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No real economic change will be felt until income inequality is reduced

Over three years into the Coalition's leadership, the government is now applauding itself for a mediocre rise in economic growth, which remains at a sluggish 0.7%. But the only real indicator of recovery is a long-term improvement in living standards. So how sustainable is the UK's wealth, and how many people feel its effects?

The most critical economic driver is consumer demand – that is, the ability of the population to spend disposable income on local products and services. Businesses providing these products and services then create new jobs to meet the resulting increase in demand, and the newly employed become consumers themselves, leading to an upward spiral of increasing production and wealth. This will not happen when salaries are too low for consumers to spend, when workers rely on the State to top-up poverty wages, and when exploitative employment terms like zero-hours contracts leave people financially vulnerable and uncertain about their budgets. It is not only jobs that are needed to lift us back to prosperity, it is quality jobs.

And this is where the government's austerity and deregulation plans have failed. Policy has been written to benefit employers, but to the detriment of workers. Putting downward pressure on wages by encouraging companies to compete on price; subsidising irresponsible employers through tax credits; making hundreds of thousands of people redundant at a time of mass unemployment – all of this is reducing economic demand. And without demand, supply withers: production falls, job creation stagnates. In the end, smaller employers lose out too. Meanwhile, shareholders and CEOs reap the rewards.

The Institute of Employment Rights (IER) believes an alternative approach to the economy, based on reducing income inequality and thus increasing the wealth of the UK's consumers, is the best solution to creating a stronger and more sustainable economy for the future. Our latest publication – Reconstruction after the crisis: a manifesto for collective bargaining – released in conjunction with Class, advocates state encouragement of negotiation between workers and employers on wages and conditions across the UK. This process – known as collective bargaining, at both enterprise and sectoral levels – is a tried and tested means of lifting nations out of depression and creating economic resilience. Income inequality will be reduced; companies will be forced to compete on innovation rather than reducing labour costs; and low-quality employment like zero-hours contracts will become a thing of the past. The wider social and economic impacts of this are demonstrated in brief in the infographic below.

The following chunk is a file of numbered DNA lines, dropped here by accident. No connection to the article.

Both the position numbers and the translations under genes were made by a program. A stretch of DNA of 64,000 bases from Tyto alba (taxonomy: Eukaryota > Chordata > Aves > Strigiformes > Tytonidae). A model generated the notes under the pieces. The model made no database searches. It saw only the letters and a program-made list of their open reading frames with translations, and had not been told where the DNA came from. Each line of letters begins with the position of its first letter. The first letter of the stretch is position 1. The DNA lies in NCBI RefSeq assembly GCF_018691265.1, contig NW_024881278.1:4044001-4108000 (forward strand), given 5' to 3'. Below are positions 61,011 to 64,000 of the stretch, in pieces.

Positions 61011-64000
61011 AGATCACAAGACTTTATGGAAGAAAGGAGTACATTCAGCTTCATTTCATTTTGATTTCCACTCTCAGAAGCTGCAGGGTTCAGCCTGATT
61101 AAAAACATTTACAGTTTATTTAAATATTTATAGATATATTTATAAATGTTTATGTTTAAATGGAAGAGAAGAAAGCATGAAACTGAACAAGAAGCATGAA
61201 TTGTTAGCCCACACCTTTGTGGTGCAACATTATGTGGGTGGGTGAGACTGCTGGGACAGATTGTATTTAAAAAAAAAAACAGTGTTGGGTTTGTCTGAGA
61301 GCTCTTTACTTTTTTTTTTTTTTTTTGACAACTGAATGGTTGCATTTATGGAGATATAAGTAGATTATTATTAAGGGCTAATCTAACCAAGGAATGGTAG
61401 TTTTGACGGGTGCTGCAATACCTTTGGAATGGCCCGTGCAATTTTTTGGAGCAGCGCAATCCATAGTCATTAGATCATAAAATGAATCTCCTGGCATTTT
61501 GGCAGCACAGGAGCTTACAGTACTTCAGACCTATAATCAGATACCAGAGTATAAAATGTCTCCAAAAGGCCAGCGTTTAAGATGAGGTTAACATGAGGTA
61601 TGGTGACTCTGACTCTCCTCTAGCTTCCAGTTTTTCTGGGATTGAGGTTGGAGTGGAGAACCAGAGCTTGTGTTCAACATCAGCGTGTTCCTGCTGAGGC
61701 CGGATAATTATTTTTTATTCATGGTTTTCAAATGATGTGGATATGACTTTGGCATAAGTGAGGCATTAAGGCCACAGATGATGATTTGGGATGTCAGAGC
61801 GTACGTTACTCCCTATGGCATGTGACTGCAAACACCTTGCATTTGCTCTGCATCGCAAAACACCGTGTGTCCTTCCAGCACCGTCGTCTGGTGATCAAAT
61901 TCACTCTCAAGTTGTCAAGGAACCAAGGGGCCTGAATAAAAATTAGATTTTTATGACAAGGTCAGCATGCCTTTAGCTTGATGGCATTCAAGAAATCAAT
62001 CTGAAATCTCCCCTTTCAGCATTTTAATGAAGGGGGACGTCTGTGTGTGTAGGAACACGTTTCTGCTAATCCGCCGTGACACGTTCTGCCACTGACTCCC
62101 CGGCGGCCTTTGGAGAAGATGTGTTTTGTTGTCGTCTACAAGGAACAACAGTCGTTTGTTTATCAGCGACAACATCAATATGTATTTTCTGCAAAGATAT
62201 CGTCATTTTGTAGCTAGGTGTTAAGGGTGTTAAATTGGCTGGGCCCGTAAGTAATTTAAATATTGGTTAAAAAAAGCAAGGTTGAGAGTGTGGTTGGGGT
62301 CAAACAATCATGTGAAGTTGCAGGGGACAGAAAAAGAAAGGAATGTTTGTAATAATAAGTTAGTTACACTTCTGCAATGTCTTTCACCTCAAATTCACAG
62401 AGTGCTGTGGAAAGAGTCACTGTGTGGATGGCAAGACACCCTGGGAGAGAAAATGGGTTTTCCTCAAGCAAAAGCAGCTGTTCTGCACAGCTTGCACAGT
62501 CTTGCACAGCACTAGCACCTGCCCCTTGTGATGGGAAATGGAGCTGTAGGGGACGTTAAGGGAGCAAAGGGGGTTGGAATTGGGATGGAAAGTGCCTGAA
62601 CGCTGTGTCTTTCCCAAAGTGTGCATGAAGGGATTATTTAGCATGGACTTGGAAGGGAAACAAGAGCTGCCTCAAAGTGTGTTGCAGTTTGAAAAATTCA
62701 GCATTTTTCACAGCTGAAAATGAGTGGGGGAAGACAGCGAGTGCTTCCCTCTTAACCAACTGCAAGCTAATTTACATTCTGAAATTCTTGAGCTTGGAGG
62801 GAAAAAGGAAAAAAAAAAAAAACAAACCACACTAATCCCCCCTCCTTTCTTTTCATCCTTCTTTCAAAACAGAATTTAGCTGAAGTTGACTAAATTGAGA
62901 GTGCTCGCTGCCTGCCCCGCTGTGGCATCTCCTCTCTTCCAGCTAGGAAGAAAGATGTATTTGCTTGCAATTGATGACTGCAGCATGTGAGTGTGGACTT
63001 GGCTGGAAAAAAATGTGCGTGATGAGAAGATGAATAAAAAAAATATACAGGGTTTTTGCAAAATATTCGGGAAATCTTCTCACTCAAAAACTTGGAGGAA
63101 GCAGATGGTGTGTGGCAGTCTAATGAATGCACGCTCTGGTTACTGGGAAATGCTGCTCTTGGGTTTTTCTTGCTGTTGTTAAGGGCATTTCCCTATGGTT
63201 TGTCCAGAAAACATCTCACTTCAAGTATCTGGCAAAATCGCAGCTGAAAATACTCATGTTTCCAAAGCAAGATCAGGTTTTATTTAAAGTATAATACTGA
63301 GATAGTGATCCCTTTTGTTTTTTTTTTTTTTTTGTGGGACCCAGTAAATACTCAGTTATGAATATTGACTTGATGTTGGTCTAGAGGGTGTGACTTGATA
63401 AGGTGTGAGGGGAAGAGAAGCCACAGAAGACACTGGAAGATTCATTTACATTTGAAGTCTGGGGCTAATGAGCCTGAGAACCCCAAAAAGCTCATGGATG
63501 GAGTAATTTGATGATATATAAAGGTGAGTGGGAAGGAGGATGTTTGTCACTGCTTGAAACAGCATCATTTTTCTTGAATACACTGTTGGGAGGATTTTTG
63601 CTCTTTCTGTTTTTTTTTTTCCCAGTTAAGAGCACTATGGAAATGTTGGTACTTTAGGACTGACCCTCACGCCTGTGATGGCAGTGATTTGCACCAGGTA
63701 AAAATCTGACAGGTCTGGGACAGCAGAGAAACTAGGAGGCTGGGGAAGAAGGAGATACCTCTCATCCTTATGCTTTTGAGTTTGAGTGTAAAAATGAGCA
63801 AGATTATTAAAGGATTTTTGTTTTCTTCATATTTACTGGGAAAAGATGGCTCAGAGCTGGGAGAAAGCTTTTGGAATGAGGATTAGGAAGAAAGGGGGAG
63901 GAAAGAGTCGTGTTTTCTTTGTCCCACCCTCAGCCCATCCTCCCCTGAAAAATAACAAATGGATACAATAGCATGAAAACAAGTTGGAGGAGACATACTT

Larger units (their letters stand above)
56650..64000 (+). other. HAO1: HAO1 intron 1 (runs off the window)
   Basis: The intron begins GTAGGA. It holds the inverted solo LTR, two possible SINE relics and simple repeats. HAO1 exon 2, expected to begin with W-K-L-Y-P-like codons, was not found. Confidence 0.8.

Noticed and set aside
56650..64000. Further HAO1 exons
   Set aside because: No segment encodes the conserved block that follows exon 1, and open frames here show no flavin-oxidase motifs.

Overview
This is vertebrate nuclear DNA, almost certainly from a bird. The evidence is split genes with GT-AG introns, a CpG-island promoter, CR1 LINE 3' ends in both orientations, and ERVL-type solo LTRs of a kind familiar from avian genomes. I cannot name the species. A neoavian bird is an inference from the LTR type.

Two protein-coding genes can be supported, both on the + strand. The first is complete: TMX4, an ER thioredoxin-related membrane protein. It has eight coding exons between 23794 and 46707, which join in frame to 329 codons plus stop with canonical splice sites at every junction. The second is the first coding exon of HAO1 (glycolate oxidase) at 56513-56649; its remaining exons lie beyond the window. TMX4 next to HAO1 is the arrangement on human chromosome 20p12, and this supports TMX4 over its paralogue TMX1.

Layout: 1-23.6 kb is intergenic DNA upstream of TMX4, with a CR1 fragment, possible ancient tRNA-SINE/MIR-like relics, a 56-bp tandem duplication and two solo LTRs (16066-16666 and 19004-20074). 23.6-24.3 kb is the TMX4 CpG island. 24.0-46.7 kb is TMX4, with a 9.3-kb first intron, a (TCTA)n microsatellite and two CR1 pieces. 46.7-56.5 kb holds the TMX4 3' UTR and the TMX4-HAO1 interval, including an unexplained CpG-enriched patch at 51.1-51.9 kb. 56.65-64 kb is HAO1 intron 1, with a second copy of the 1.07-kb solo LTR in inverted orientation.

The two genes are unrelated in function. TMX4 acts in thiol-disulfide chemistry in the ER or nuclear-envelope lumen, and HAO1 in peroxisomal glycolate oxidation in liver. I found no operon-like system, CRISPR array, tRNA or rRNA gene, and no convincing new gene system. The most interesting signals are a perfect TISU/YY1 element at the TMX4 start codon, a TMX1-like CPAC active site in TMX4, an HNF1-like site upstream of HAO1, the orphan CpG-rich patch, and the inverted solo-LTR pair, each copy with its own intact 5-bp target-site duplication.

Of course, there will be cynicism about the IER's policy proposals. Right-wing pundits and politicians will complain that wages cannot rise if employers can't afford it. But demand can be sparked by encouraging wealthier businesses to engage in collective bargaining before smaller enterprises, following the same phased-in style of employment law implementation favoured by the present government. Some will say clearly defined sectors no longer exist in modern Britain, but the Department for Business, Innovation and Skills has already identified 12. Some may even accuse the unions of a power or wealth-grab, but under collective bargaining everybody receives higher wages, not just union members.

The Manifesto for Collective Bargaining will be launched on Sunday 8th September at TUC Congress. Authors Professor Keith Ewing and John Hendy QC, President and Chair of the IER respectively and renowned experts in public policy and employment law, will present their full policy proposals alongside guest speakers General Secretary of Unite the Union, Len McCluskey, General Secretary of NUT Christine Blower and General Secretary of RMT Bob Crow. They represent just some of the nine unions who have officially backed the IER's policy proposals so far. Others include Unison, GMB, PCS, CWU, UCU and ATL.

We can only hope these ideas also gain the confidence of the next Labour government, and then real change will be seen.

For more details about the launch of this publication at TUC Congress and to register to attend the event please click here